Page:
Learn more about current womyn’s issues such as reproductive rights/justice, politics, violence against womyn, and womyn in the media. Our keynote speaker is Monica Simpson, executive director of SisterSong. Organizations such as the Orange County Rape Crisis Center, Ipas, NARAL Pro-Choice North Carolina, and Lillian’s List will be presenting and tabling throughout the day!

Come out to the Womyn’s Issues Now [WIN] Conference
WHERE: Union in room 3408
WHEN: Saturday, January 25, 2014 from 9 AM – 5 PM!

We will serve free breakfast and lunch. You don’t want to miss this great event!

 

Space is limited so register NOW!

[WIN] Conference 2014 REGISTRATION

[WIN] Conference Event Page

Feedback: Projects for Fall 2013

Comments below or e-mails to uncfsu@gmail.com

Published in the Daily Tar Heel on April 10, 2013

TO THE EDITOR:

On Monday, Alert Carolina sent an informational message about charges of false report being filed against a sexual assault survivor by the UNC Department of Public Safety.

This message shocked me, given that Alert Carolina had not made an announcement about any reported sexual assaults on or near campus in the past several days.

The message explains that there was no “imminent threat” to the Carolina community following the assault, and that an alert would have compromised the integrity of the investigation.

I question the integrity of a sexual assault investigation that turns into a case against the reporting survivor within 48 hours of its initiation.

The informational message contradicts the Department of Public Safety’s encouragement of survivors to report sexual assault.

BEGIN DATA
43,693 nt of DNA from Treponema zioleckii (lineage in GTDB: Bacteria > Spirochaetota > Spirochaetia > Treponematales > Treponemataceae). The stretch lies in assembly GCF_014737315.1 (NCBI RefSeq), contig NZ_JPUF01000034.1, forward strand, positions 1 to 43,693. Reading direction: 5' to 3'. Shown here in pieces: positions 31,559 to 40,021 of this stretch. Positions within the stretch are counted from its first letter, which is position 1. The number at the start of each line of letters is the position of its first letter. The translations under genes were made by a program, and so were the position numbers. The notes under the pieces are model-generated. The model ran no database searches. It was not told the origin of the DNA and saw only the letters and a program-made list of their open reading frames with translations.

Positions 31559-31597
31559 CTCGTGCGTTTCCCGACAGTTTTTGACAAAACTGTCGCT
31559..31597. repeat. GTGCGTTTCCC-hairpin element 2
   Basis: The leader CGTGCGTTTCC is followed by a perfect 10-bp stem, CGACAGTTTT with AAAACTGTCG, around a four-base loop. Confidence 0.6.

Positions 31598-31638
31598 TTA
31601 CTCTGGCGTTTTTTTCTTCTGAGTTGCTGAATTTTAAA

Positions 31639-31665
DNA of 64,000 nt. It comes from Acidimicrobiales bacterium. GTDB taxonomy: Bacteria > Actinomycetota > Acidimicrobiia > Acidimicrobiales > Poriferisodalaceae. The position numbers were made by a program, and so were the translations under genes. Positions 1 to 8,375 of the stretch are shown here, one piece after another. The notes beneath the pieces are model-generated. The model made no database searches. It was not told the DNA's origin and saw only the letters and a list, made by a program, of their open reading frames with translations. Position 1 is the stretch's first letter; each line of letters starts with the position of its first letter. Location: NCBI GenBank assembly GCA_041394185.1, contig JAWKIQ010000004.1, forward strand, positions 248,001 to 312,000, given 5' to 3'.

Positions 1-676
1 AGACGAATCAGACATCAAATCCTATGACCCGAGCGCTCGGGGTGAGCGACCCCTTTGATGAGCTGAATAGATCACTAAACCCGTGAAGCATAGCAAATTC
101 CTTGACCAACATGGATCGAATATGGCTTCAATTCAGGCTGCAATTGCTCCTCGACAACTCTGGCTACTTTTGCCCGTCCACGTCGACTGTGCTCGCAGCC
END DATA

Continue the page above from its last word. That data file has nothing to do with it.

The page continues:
In this case, the survivor was burdened with proving that an assault occurred, and has now been charged with a crime for speaking out.

What significant interest should a false report have for the Carolina community that a sexual assault does not?

I cannot think of a clearer message to students, faculty and staff that survivors will be punished for speaking out.

Sarah-Kathryn Bryan ’15
Women’s and Gender Studies, Comparative Literature

http://www.dailytarheel.com/article/2013/04/uncs-alert-carolina-discouraged-reporting

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In the past several years we have seen incredible social movements spanning the globe in response to the still worsening economic crisis and punishing austerity measures that followed it. Young people, students, and workers are standing up to the abuses of a system bent on denying us a future. These forces, driven by greed, will continue a path of wealth accumulation for the few on the backs of the many. North Carolina is no different.

Wealthy right-wing donors bought the North Carolina legislature and put Tea Party conservatives in the driver’s seat of our state. Their program is clear: public education and services will face massive cuts, and the general welfare of our state will be undermined to benefit the richest few. From voting rights to women’s rights, those in power want to take us backwards. North Carolina families, students, and workers cannot afford this regressive agenda — and we will not accept it. It is more urgent than ever to build upon multi-issue, grassroots mobilization efforts in NC. Our state has a rich history of activism and resistance, and as in the past, students must serve as leaders in the fight for social justice. The time for organizing a powerful student movement is now!